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G498(P) Hip surveillance for children with cerebral palsy: how well are we doing?
  1. S Mohite1,
  2. J Davis2,
  3. C Woolley2,
  4. J Saunders2
  1. Child Health, Royal Gwent Hospital, Newport, UK
  2. Child Health, Ysbyty Ystrad Fawr, Ystrad Mynach, UK

Abstract

Introduction Children with Cerebral palsy (CP) are at risk of hip sublaxation. Over time, hip sublaxation can lead to hip dislocation, deformity and pain. Hip surveillance in the form of Hip X-ray can identify early sublaxation. Evidence shows that early intervention may prevent the need for major surgical procedure.

Aim To evaluate our practice of Hip Surveillance for Children with Cerebral palsy.

Method We retrospectively looked at the database of children with CP in our Health Board. We then searched on the clinical work station for more details regarding CP type, gross motor function classification system (GMFCS), frequency of hip X-ray, migration index measurement on the hip X-ray and any orthopaedic intervention. NICE Guidance for hip surveillance was used as the reference.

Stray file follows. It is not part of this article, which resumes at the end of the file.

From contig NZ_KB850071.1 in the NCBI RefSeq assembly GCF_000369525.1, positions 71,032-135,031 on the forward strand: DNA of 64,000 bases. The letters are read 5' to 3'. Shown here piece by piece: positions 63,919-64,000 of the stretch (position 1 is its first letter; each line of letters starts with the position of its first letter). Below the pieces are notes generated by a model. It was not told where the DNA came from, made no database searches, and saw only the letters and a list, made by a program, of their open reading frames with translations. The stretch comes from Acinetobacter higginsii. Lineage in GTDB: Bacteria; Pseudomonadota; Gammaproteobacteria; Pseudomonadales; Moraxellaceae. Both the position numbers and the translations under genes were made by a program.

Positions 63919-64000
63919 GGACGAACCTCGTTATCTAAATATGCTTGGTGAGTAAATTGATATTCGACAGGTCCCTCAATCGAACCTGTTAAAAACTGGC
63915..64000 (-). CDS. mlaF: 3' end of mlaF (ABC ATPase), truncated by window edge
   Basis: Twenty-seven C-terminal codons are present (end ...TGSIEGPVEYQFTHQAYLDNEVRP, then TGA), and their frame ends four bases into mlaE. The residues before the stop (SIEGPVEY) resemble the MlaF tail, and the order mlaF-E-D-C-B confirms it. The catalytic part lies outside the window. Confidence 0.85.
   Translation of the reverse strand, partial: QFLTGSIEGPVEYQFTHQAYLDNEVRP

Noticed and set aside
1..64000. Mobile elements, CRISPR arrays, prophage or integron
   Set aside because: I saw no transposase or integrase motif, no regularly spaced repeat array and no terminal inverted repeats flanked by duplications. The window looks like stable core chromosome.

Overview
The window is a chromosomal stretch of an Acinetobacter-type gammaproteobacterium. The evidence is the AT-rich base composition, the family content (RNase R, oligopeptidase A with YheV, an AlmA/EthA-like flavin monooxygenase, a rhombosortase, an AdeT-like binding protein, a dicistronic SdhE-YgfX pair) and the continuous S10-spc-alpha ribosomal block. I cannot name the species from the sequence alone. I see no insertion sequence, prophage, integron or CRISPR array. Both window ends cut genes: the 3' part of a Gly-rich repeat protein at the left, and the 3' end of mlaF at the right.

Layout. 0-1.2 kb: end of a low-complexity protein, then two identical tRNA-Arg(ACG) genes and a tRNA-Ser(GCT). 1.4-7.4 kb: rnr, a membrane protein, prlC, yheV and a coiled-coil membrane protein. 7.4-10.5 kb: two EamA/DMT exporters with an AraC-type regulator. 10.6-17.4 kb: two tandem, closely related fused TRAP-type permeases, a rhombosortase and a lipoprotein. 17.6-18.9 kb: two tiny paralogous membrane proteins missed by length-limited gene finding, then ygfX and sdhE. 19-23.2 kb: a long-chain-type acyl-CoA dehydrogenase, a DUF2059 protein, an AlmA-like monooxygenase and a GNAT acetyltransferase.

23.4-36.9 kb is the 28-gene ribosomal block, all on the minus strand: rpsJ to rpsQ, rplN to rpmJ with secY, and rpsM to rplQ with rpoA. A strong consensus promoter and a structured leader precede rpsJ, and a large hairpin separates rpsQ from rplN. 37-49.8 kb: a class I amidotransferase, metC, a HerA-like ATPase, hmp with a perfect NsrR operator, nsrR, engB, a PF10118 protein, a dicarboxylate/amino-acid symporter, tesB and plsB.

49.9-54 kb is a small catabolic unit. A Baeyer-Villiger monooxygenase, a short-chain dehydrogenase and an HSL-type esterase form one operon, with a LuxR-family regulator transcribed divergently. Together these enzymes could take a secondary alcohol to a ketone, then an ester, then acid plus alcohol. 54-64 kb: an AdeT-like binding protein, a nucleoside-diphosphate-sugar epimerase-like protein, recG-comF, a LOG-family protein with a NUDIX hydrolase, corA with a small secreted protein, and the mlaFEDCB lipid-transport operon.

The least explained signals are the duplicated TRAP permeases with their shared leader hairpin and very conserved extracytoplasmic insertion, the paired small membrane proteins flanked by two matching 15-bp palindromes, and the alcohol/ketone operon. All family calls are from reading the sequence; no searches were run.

Results 60 patients below 18 years of age with diagnosis of CP were identified. 65% of these children had bilateral CP. NICE guidance advises hip X-ray for all children with Bilateral CP by 2 years of age. In our cohort of children only 28% of patients with Bilateral CP had first X-ray by 2 years. NICE also recommend annual X-ray for all children with GMFCS 5/4/3. Only 20% of our patients with GMFCS 5/4/3 had an annual X-ray as per NICE recommendation. 25% of the hip X-ray reports mentioned about the migration index. We introduced local hip surveillance guidelines in our trust and since then annual X-ray rate in patient with GMFCS 5/4/3 has improved from 20% to 50% and now 100% of the hip X-ray reports mention about the migration index. We also noted that 13% of children on hip X-ray had Migration Index >30%, of which half had hip dislocation and were awaiting hip surgery.

Conclusions There is need for increased awareness of hip surveillance in children with CP. We have seen improvement in annual hip X-ray since introduction of local hip surveillance guidelines. Timely recognition of patient with symptoms or radiological evidence of hip subluxation is vital to minimise hip dislocation.

Recommendation To improve awareness of hip surveillance in all Multi disciplinary team members looking after Children with CP.

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